List of Excluded Individuals and Entities (LEIE) Recently Updated by OIG

February 7, 2014

health-care-lawThe Office of Inspector General (OIG) updated the List of Excluded Individuals and Entities (LEIE) on January 8, 2014.  Currently, there are more than 66,000 health care providers excluded from all federal health care programs, such as Medicare, Medicaid and Tricare, according to the LEIE.  Providers receiving funding from federal health care plans are required by law to determine if potential and current employees and subcontractors are excluded. Searching the OIG’s LEIE is a necessary task for all healthcare providers.

Searching the LEIE is Important.

The LEIE is a list of all individuals and organizations that are currently excluded by the OIG. Reviewing the LEIE is necessary because health care providers who employ or contract with individuals or organizations on the LEIE may be subject to civil monetary penalties (CMPs). Health care providers or entities may face CMPs if they submit claims to federal health care programs for items or services provided by excluded individuals.  Under existing laws, a provider who employs an excluded individual and is reimbursed by federal health care program funds will be required to pay back 100% of the funds received and may be subject to liability under the Civil Monetary Penalties Law.

Individual health care providers must routinely check the LEIE as well to ensure their names are not listed, their employees are not listed and those who they use as subcontractors are not listed.

Significance of Being Excluded from Federal Health Care Programs.

Few health care providers really understand what it means to be excluded from a federal health care program.  Exclusion usually occurs as a result of disciplinary action being taken by the state board of medicine, board of nursing, board of psychology, board of pharmacy or other health care licensing entity.  If revocation, suspension, restriction or limitation of a license occurs, this is reported to the National Practitioner Data Bank (NPDB).  What few know is that if the licensed individual or business entity voluntarily surrenders the license after charges have been filed or an investigation has been opened, this is treated the same as a disciplinary revocation and is reported to the NPDB the same way.  This occurs, even if the provider has similar valid licenses in other states.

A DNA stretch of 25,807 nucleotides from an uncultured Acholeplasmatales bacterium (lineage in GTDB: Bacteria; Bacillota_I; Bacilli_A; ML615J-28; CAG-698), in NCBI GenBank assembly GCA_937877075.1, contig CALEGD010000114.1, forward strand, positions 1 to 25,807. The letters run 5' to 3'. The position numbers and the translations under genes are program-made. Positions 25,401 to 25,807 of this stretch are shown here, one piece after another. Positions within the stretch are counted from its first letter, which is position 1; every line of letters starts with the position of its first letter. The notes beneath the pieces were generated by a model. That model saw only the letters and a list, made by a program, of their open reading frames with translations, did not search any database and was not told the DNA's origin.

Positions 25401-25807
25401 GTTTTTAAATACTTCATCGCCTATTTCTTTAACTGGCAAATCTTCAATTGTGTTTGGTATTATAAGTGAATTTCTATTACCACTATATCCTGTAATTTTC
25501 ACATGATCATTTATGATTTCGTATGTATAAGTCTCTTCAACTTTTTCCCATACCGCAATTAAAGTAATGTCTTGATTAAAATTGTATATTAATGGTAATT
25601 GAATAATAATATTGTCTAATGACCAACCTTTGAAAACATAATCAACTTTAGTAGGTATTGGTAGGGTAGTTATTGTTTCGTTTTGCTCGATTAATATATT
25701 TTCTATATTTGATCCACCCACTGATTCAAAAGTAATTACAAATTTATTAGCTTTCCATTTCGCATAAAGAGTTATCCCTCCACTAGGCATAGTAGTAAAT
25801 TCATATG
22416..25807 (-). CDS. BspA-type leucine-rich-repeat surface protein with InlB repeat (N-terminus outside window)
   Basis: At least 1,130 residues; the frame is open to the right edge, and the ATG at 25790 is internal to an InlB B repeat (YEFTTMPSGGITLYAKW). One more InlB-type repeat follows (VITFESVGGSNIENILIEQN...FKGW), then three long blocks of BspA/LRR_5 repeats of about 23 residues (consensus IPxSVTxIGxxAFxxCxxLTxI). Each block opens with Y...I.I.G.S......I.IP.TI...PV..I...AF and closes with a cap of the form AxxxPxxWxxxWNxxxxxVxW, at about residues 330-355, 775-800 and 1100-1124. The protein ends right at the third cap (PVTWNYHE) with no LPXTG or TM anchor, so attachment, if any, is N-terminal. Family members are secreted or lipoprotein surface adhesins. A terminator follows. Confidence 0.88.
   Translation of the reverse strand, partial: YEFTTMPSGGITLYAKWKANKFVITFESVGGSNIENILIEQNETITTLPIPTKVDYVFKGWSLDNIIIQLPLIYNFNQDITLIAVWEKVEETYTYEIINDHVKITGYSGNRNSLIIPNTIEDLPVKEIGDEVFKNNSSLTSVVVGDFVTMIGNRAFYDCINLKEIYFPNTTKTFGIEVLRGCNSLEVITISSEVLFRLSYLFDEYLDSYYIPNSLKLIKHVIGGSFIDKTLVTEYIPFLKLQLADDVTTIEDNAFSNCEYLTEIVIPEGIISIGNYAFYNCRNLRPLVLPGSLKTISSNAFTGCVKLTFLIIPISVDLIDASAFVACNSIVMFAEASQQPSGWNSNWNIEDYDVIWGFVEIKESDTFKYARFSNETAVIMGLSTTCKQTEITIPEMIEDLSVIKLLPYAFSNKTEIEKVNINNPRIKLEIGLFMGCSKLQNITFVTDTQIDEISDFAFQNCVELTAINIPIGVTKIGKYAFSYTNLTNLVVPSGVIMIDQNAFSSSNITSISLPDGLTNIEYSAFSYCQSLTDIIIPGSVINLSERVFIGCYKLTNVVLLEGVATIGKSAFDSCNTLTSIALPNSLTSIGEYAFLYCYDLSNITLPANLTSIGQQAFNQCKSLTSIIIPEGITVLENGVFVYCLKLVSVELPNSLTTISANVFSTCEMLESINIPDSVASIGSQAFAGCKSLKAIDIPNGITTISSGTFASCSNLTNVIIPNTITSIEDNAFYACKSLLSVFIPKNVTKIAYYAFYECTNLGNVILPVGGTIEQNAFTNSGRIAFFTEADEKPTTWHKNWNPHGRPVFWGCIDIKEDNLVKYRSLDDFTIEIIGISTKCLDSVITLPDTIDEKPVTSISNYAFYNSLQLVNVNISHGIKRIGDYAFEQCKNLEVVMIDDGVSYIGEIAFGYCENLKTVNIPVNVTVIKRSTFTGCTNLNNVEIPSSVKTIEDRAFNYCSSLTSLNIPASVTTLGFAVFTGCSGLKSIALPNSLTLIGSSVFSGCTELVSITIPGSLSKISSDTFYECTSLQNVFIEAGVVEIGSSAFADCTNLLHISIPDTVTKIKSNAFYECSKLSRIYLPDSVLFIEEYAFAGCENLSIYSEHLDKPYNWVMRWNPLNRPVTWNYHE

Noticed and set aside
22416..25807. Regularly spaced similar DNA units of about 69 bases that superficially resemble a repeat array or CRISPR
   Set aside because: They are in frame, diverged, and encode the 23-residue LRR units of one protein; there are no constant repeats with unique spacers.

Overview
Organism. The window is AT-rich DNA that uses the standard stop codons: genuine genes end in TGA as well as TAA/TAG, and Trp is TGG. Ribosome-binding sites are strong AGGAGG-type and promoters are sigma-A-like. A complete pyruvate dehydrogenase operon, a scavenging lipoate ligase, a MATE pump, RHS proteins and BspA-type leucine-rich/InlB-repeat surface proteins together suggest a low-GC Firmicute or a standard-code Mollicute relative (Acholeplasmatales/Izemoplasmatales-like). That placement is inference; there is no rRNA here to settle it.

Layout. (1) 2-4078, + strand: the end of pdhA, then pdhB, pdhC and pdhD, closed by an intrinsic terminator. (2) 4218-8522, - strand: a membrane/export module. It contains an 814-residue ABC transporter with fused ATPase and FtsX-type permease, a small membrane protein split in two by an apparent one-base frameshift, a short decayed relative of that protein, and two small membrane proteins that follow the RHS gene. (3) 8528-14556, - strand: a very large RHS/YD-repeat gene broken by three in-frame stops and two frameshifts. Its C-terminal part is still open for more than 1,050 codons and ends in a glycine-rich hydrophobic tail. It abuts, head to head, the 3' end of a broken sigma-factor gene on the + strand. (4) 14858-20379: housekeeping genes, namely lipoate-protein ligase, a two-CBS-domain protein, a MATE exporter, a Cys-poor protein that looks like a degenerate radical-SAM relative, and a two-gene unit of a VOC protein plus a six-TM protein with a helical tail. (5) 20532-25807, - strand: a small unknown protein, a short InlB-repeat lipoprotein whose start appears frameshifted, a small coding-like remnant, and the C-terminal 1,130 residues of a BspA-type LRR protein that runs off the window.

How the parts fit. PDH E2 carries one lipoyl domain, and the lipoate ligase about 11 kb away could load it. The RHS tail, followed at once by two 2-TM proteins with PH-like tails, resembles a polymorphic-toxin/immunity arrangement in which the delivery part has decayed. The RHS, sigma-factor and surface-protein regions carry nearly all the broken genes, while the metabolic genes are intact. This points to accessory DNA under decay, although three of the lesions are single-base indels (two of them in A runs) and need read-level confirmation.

This will result in action being initiated by the OIG of the U.S. Department of Health and Human Services (HHS), to exclude the individual or business from federal health care programs for a certain number of years.  Notice will be mailed to the person or organization who is the subject of the action in a simple letter from the OIG’s Office.

Adverse Consequences of Exclusion by the OIG Include:

What may be even more devastating are the additional collateral consequences that may result from such an exclusion. These include:

  • Termination for cause from all state Medicaid Programs.
  • Loss of state professional licenses in other states and jurisdictions.
  • Loss of hospital, ambulatory surgical center (ASC), and nursing home clinical privileges.
  • Removal from the provider panels of health insurers.
  • Loss of ability to contract or work for any individual or entity that contracts with the Medicare Program in any capacity (officer agent, shareholder, director, employee or independent contractor, even for non-Medicare products and services such as office supplies, building and construction services, software and systems support, etc.), including physicians, medical groups, hospitals, healthcare systems, ambulatory surgical centers, skilled nursing facilities, health insurance companies, etc.
  • Placement on the General Services Administration (GSA) Exclusions List (or “Debarred” List) from all government contracting.
  • Loss of ability to contract or work for any individual or entity that contracts with the federal government in any capacity (officer agent, shareholder, director, employee or independent contractor, even for such services as construction projects, janitorial contracts, computer equipment and software services, real estate brokers on federally underwritten housing loans, sales of motor vehicles, products and services to the government, etc.

Fight for Reinstatement.

It is important to fight any action commenced to suspend or terminate your participation in federal health care programs or to exclude you.  It is important to attempt to petition to have your exclusion from federal health care programs lifted if this has happened.  It is extremely important to have representation by a competent, effective health law attorney with experience in these matters to represent you.

Furthermore, reinstatement is not automatic.  Even after a revocation for a period of time is over, the individual still must apply to the OIG for reinstatement.

Comments?

Have you ever faced exclusion from the federal health care programs? Please leave any thoughtful comments below.